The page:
By Eli Ridder
With reports from Sarah Hurtado, Barbara Patrocinio, Christian Collington and Nathan Abraha at North campus, and Tatiana Furtado and Sara Poraria at Lakeshore campus.
Humber College will consider adding flexibility to its use-of-space policy after backlash from journalism students who say the rules restrict their ability to gather stories on campus, Humber Et Cetera has learned.
“We have actually asked for a meeting with facilities and the creators of the temporary space committee, so that we can have a chat about if there’s some flexibility,” Humber’s Lakeshore campus principal June MacDonald-Jenkins said Monday.
The use-of-space policy is the result of Ontario Progressive Conservative legislation that aimed to protect the freedom of speech for students of a variety of affiliations while on campus.
The policy requires that forms are filled out and verified for access to campus space.
It can take up to 15 days for an applicant to receive permission, a length of time often longer than the deadlines of journalism program students.
The principal acknowledged the need for campus to be a “real, actual environment where spontaneous learning can occur,” the process student reporters often go through to get stories by interviewing and taking photos of those on campus.
“I am glad to hear there is a meeting next week to look at adding much-needed flexibility to this use-of-space program because it clearly does not meet the needs of journalism students at Humber,” North campus journalism program coordinator Mike Wise told Humber Et Cetera.
“As educators, we need to support them as they learn the craft of journalism by emulating what they’ll experience in the real world,” Wise said, describing Humber’s public spaces as “sidewalks” of the school where students can practice the art of reporting.
MacDonald-Jenkins suggested one of the modifications to the policy could include a rule that journalism students would only be able to access certain hallways at designated times.
Wise found the idea counterintuitive to the learning experience.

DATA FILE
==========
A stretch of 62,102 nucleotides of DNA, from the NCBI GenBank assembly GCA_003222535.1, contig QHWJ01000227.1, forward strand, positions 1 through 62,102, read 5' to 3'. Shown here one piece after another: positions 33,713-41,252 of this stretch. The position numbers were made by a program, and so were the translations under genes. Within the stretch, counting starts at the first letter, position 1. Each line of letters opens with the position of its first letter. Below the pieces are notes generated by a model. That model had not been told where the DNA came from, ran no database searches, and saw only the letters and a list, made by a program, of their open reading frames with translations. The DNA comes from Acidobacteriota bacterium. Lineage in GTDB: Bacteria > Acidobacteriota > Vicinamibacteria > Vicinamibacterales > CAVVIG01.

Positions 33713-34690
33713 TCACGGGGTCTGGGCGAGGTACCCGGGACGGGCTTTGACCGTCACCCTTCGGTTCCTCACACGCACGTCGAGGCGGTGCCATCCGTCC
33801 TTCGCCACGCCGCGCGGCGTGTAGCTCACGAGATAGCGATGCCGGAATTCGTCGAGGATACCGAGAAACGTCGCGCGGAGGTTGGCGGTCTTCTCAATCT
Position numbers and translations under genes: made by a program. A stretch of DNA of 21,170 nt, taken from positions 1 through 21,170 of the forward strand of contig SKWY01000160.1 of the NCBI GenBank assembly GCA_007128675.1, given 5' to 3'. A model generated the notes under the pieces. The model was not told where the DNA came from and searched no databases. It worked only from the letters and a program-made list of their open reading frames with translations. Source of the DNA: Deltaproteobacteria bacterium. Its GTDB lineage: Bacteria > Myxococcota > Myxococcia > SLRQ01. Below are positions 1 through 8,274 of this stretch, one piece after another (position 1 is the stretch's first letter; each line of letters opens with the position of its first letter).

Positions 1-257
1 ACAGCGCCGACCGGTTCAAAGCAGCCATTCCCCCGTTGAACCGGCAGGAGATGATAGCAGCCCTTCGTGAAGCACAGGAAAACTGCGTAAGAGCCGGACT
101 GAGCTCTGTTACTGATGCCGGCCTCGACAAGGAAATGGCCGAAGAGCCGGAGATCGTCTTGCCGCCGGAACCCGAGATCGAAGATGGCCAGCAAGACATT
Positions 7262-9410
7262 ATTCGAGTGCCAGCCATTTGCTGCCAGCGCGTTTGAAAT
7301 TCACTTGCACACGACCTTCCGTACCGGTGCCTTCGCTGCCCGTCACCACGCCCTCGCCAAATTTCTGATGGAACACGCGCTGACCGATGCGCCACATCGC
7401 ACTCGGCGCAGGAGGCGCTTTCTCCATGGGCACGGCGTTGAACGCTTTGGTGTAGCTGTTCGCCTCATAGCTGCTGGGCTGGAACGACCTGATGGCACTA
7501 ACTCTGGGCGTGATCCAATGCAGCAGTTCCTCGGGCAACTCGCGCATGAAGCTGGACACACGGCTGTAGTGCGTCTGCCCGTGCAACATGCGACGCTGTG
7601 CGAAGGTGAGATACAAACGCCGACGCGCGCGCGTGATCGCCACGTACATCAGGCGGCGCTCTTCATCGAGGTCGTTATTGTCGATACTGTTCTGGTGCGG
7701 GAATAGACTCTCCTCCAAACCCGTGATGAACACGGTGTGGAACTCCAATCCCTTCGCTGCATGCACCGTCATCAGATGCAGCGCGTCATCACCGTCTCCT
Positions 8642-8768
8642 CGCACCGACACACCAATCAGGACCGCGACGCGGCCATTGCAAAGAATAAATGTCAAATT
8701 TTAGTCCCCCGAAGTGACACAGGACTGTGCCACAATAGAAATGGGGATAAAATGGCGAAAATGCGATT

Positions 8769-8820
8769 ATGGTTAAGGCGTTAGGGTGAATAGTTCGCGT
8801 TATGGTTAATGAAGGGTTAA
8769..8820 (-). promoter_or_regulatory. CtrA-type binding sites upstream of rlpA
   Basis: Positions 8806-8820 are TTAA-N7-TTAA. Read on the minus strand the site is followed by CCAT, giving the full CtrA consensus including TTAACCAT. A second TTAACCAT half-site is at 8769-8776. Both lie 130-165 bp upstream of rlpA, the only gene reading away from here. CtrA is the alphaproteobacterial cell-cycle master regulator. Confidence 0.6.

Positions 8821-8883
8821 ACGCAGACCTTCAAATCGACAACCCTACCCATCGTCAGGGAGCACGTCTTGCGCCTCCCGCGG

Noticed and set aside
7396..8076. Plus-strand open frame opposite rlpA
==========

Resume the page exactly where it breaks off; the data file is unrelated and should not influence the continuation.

“I would consider any plan to place restrictions on when or where our students can report on public happenings a significant challenge to freedom of the press on campus,” said Wise, the former host of CBC News in Toronto.
The space policy was first highlighted as a significant issue when a third-year journalism student attempted to interview people at the North campus gym for an assignment earlier this semester.
Manan Nijhawan attempted to enter Humber North’s gym earlier this semester to report a sports story, only to be stopped in his tracks to go through a series of bureaucratic steps that included confirming his identity and purpose.
Nijhawan was the first journalism student this year that was stopped.
At Lakeshore campus, journalism professor Dan Rowe said that film students have previously received complaints for taking video in public areas of campus.
But it has not yet been an issue for journalism students at Lakeshore campus this year.
While MacDonald-Jenkins will soon meet with stakeholders to find an operational way forward for the use-of-space policy, others met this week to establish the public relations response to the backlash from the Faculty of Media and Creative Arts.
A meeting over Humber’s public relations response took place on Thursday, Associate communications director Emily Milic confirmed to Humber Et Cetera.
Milic didn’t go into further detail over what was discussed and it was not immediately clear what Humber’s formal stance would be.
She explained in an email message the use of space policy helps “ensure spaces are designated to a specific group for a specific purpose, help ensure that any relevant safety information is passed along to the person/group using the space and that guidelines are followed and so on.”
The policy has been suspended in the recent past for specific purposes, as outlined in the 2020-21 Humber Annual Report on Free Speech Policy Statement.
Humber Et Cetera reporters reached out to communications director Andrew Leopold several times over the last week but there was no response before publication time.
The president of the Canadian Association of Journalists (CAJ) called the policy arbitrary for student reporters that are “critical to campus life.”
“They’re definitely part of the part of the life and vitality of making sure you have an intellectually stimulating campus, and one where people are aware of what’s going on,” CAJ President Brent Jolly told Humber Et Cetera.
“I think it’s important that they should have a better explanation for why this is happening,” Jolly added.